U.S. ARMY CAPTAIN, JAN. 1968–APRIL 1968;
APRIL 1969–MAY 1970
On my first tour, we deployed all the way from Fort Bragg, North Carolina, on almost no notice. We were a brigade of the 82nd Airborne that was called into action as a result of a request by General William Westmoreland for additional troops during Tet.
We were airlifted to Vietnam on about 12 hours’ notice. My battalion was the Initial Ready Force of the 82nd Airborne Division, so we were locked and cocked and ready to go anywhere in the world. That was our job, and it just so happened that on this one we went to Vietnam.
We were the lead element of our brigade and we were in-country and up into the Hue area so fast that there were no other Army combat units up there yet, so we were placed under the operational control of the 3rd Marine Division. When we arrived at Phu Bai, just south of Hue, the Marines were heavily engaged in downtown Hue trying to retake the Citadel, which was still occupied by the North Vietnamese. We began operating on the west side of the Perfume River, looking for North Vietnamese units all along that sector and then westward, out toward the A Shau Valley. We developed a number of very brisk firefights there.
My platoon was the one that discovered the very first of the mass graves outside Hue. When the North Vietnamese entered the city in late January at the beginning of the Tet Offensive, they had lists prepared by their Viet Cong guides that enabled them to round up the entire civil infrastructure of the city, from the province chief and representatives on down to the district chief and his family; the entire university faculty; all the doctors, teachers, lawyers, police, firemen; everything that allowed the city to function. They herded them out to the flats along the Perfume River and made them dig these very long ditches, and then killed them all, hundreds of people.
We found the bodies. One of my sergeants, an E-5 named Reuben Torres from Arizona, had tripped over what he thought was a root sticking out of the ground. It turned out to be the elbow of a woman schoolteacher that had just popped loose. He said the look of the bone and smell reminded him of a sheep that had been hit by a mountain lion or coyotes, back on his uncle’s ranch. He could smell the death, the decomposing smell, and he brought me over. I looked at it and I said, “I think we need to get this up.”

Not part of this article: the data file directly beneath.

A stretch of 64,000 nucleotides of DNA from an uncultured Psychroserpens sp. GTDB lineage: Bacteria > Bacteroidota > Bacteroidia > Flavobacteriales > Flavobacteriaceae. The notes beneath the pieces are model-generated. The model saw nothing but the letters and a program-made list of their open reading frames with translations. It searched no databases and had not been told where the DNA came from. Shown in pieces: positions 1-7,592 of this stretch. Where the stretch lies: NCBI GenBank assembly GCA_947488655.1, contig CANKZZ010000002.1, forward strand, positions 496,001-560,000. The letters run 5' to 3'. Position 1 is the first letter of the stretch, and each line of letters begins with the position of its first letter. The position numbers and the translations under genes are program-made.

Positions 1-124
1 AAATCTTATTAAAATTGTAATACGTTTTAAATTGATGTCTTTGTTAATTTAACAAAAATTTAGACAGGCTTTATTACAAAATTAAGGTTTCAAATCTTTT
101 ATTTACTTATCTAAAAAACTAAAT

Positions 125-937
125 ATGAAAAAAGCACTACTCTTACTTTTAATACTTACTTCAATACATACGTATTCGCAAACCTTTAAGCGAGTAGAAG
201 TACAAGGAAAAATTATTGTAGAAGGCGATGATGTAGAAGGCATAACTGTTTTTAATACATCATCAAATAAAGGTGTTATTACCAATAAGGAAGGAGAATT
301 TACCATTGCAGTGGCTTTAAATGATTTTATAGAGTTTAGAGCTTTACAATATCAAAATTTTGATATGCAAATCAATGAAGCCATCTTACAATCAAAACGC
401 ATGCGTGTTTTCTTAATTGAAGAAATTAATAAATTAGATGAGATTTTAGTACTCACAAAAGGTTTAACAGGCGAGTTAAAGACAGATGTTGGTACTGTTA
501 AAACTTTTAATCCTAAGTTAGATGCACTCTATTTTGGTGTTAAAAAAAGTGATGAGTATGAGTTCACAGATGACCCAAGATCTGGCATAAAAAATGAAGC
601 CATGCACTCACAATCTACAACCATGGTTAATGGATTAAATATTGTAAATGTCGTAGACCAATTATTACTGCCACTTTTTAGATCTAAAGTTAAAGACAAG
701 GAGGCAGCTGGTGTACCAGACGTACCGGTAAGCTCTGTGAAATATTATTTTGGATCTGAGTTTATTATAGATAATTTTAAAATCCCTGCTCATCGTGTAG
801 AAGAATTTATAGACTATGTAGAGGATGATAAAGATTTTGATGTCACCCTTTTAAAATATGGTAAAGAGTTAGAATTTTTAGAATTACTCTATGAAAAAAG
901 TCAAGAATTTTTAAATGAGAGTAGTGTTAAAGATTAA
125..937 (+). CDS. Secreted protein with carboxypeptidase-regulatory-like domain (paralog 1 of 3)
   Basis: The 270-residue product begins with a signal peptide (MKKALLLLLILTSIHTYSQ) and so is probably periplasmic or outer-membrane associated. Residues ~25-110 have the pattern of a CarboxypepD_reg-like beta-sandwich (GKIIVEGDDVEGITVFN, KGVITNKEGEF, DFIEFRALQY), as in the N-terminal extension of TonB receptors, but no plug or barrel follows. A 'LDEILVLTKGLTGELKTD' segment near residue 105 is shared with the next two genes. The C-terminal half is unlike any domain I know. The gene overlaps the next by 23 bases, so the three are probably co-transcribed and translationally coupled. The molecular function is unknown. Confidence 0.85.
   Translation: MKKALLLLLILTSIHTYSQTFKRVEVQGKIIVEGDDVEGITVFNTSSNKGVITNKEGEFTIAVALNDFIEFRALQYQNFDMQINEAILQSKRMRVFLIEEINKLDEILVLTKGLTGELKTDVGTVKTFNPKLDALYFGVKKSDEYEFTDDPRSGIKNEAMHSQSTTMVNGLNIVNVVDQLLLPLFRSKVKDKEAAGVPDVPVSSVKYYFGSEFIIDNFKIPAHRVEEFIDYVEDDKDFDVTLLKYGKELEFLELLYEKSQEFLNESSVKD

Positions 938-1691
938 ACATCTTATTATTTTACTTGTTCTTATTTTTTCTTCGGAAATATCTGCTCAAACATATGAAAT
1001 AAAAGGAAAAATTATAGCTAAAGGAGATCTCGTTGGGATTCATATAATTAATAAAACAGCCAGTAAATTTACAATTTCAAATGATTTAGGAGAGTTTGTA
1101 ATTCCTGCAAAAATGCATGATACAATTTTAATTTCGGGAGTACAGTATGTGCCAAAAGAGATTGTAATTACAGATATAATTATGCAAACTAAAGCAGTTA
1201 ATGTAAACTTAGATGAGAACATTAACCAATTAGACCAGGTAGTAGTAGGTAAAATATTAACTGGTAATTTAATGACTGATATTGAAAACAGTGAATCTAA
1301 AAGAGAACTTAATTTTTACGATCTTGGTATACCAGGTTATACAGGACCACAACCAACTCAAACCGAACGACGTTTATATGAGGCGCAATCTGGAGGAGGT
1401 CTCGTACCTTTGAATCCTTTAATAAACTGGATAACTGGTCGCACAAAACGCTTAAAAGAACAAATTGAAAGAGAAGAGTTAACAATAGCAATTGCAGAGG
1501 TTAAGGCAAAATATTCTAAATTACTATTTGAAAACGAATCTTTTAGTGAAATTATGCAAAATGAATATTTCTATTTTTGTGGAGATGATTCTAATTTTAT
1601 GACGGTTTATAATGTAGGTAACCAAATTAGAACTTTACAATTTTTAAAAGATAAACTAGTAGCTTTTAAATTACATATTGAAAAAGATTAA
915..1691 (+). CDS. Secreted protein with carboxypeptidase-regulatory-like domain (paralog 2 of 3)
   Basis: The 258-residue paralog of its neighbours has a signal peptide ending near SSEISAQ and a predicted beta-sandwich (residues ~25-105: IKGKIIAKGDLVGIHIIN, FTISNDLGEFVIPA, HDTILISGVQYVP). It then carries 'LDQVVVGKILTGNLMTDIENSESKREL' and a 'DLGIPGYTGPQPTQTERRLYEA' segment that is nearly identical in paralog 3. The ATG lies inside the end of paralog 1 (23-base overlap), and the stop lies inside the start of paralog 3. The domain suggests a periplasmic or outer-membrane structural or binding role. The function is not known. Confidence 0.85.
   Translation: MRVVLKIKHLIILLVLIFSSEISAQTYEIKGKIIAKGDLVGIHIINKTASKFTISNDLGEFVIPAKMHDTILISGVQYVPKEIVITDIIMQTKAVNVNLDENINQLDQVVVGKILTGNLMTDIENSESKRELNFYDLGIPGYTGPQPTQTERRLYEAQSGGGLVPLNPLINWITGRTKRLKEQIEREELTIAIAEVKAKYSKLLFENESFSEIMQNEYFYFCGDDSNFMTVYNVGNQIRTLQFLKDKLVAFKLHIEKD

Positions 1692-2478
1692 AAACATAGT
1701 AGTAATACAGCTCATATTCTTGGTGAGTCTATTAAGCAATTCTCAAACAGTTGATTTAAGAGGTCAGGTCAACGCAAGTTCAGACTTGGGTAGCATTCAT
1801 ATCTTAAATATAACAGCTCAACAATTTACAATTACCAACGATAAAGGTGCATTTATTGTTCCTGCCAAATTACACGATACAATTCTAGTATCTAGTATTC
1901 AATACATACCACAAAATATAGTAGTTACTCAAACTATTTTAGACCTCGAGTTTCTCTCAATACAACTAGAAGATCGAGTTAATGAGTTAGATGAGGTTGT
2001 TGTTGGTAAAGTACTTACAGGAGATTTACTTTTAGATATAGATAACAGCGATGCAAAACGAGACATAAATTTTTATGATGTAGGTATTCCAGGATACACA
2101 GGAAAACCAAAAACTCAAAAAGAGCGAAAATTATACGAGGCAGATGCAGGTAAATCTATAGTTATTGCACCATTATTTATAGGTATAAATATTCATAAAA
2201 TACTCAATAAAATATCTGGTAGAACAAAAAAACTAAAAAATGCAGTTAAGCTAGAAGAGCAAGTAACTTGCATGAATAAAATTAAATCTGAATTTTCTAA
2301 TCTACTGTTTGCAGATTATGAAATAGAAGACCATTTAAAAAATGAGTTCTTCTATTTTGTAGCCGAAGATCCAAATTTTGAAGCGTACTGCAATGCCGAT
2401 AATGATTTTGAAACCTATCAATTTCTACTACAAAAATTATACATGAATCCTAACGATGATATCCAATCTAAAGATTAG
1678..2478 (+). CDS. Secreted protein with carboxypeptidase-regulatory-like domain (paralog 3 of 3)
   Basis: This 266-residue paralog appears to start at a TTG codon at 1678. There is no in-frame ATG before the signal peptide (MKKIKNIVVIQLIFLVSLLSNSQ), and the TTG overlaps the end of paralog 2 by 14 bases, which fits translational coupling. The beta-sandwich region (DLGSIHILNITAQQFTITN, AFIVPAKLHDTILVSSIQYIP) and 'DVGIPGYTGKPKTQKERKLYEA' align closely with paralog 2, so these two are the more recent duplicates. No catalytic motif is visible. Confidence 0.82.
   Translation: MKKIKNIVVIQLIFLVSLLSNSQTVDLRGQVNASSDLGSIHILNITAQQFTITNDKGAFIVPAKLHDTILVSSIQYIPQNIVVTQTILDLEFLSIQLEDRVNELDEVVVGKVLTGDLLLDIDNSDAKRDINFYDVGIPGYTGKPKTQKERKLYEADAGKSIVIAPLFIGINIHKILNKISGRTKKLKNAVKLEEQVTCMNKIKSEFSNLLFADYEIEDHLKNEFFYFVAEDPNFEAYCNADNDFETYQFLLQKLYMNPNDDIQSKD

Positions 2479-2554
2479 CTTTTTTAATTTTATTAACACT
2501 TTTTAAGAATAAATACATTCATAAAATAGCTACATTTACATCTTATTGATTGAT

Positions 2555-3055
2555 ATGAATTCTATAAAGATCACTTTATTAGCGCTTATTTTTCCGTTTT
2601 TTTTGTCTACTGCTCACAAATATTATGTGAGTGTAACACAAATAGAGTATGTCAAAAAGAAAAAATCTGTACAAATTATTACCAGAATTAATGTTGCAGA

So we dug it up, and saw more bodies next to it, and radioed back to Battalion and got the word to start digging them up. We kept turning up more and more bodies, so we put our gas masks on. They didn’t have any Graves Registration personnel there. We were the ones who got them all out.
And over the course of that day, more and more senior officers would fly in, and then news teams came. It was hilarious, because they kept well clear of this stuff. They kept upwind, and they stayed away from us, but they all looked very concerned, very “martial,” but it was my platoon that was digging these bodies out. It was a very unhappy experience. I’ve really hated Communists ever since then.
The irony is that people like Noam Chomsky, to this day, maintain that this was a trumped-up American atrocity. But I’ll tell you when you stood hip-deep in one of these graves trying to pull bodies out that had been two or three weeks in this aqueous, sandy sub-soil starting to seriously decompose: children, women, men….There was a French medical team, a West German doctor, a number of priests and nuns, because South Vietnam still had a very strong Roman Catholic presence. You knew who did it. It wasn’t done by the Americans, and it wasn’t done by the South Vietnamese. It was done by the Viet Cong and the North Vietnamese — the Communists.
It was a horrifying experience. That was my first real look at what the enemy was capable of doing. This occurred before we had our first big action so I hadn’t seen much combat yet, but then we had this incident, and after that I became very, very focused on my job.
Interview and photography by Jeffrey Wolin from Inconvenient Stories: Vietnam War Veterans.
Originally published in the February 2010 issue of Vietnam. To subscribe, click here.